Is there a foolproof recipe for academic success? Philip Altbach and Jamil Salmi, the co-authors of “The Road to Academic Excellence,” a new study of what makes for a “world-class research university,” suggest there just might be.
With funding from the Ford Foundation and the World Bank, the two scholars have examined efforts by 10 universities around the world, from China and South Korea to India, Nigeria, Mexico and Chile, to gain admission into the elite ranks of the world’s leading universities.
Some, like the Pontifical Catholic University of Chile (founded in 1888) or the National University of Singapore (founded in 1905) were venerable institutions. Others, like the Indian Institute of Technology in Bombay (founded in 1958) were newer. And some, like Korea’s Pohang University of Science and Technology (1986) and the Hong Kong University of Science and Technology (1991) were launched with an explicit goal of making a global impact. But what they all have in common, say the two authors, is that in each case “these universities play a key societal role by serving as cultural institutions, centers for social commentary and criticism, and intellectual hubs.”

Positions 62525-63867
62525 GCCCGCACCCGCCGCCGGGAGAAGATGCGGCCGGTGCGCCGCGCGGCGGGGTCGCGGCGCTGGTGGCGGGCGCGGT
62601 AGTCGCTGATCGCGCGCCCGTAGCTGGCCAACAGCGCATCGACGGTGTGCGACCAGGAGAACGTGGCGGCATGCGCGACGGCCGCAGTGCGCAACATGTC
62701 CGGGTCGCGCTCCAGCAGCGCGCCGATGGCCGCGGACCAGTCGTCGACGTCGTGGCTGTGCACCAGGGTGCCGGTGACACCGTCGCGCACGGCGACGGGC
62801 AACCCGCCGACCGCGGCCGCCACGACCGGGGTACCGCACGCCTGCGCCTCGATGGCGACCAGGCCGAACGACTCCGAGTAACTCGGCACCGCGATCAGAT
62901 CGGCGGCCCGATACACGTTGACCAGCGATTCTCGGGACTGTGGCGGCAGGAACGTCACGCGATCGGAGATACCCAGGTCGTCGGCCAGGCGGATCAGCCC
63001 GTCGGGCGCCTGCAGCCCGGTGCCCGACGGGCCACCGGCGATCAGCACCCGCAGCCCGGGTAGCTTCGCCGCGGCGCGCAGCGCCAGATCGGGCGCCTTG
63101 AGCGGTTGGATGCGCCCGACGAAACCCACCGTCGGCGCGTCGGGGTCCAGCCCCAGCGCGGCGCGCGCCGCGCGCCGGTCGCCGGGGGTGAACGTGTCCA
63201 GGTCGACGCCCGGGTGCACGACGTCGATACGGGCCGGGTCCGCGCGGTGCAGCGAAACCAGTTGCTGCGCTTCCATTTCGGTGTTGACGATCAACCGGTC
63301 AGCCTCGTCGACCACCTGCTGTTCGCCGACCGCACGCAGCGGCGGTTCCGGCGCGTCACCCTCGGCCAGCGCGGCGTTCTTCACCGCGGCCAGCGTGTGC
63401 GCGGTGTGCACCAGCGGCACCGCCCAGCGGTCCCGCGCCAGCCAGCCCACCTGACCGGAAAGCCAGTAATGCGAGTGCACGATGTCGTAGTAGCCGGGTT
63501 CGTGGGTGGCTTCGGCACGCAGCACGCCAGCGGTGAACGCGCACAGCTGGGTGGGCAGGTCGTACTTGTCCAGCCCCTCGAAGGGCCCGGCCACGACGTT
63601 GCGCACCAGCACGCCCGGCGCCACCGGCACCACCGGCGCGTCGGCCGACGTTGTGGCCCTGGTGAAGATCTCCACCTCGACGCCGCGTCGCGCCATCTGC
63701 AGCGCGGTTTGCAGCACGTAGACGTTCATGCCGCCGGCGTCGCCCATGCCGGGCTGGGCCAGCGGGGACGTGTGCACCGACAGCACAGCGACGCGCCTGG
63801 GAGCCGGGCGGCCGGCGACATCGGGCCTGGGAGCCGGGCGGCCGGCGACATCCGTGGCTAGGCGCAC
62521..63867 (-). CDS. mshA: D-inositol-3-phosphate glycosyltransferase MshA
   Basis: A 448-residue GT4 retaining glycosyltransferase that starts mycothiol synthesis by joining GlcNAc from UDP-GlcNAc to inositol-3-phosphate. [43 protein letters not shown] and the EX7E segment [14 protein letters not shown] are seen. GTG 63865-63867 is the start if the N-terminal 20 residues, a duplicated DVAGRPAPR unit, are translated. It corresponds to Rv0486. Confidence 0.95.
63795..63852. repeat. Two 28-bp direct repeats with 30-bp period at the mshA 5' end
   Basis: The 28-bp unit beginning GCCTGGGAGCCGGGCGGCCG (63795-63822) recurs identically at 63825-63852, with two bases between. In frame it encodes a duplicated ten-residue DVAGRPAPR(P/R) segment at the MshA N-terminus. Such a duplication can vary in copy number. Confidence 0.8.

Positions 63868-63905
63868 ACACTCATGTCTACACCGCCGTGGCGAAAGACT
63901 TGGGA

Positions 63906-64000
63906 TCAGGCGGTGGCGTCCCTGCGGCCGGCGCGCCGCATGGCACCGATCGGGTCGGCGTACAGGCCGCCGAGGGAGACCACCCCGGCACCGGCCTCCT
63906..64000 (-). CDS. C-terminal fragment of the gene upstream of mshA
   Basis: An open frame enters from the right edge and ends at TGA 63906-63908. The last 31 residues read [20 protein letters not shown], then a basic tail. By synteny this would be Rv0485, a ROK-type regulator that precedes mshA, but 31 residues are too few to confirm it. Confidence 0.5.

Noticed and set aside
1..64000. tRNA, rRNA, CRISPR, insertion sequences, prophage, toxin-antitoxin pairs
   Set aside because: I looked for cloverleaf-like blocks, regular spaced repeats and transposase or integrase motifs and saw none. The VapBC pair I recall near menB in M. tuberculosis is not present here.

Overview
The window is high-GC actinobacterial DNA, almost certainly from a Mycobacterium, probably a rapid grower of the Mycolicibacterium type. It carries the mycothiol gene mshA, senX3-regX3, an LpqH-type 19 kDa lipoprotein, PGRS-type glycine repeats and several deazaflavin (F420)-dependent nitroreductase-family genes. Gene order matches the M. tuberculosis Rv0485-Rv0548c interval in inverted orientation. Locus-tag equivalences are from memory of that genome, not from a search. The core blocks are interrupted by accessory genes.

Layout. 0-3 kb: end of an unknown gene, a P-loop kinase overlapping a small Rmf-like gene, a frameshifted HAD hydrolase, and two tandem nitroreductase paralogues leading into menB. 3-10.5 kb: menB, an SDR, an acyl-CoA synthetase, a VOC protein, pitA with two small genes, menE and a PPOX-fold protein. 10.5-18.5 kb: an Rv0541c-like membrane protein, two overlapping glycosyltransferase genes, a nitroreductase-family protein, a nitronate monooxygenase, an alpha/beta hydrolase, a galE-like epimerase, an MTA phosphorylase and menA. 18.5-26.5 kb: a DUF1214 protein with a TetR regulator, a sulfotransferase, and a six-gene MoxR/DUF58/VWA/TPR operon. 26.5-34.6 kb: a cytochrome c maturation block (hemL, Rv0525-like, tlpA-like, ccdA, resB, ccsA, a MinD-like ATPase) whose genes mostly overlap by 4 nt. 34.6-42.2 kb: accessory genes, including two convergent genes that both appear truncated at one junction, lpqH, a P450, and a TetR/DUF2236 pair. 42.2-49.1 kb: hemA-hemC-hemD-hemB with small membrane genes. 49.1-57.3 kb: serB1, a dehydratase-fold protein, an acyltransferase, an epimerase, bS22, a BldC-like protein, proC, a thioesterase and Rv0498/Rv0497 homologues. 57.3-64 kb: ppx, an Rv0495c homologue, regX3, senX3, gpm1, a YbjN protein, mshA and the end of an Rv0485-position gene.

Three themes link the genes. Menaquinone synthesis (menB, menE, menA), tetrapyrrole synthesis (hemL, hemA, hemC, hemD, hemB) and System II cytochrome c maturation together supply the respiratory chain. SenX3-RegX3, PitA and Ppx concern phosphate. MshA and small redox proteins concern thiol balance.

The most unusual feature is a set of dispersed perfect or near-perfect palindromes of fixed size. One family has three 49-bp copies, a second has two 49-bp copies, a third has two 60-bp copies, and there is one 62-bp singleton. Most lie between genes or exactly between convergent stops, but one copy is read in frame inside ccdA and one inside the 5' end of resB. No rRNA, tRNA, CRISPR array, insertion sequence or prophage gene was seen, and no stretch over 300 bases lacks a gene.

“We’re both convinced that serious research universities are important in almost all societies,” Mr. Altbach, who is the director of the Center for International Higher Education at Boston College, said in an interview.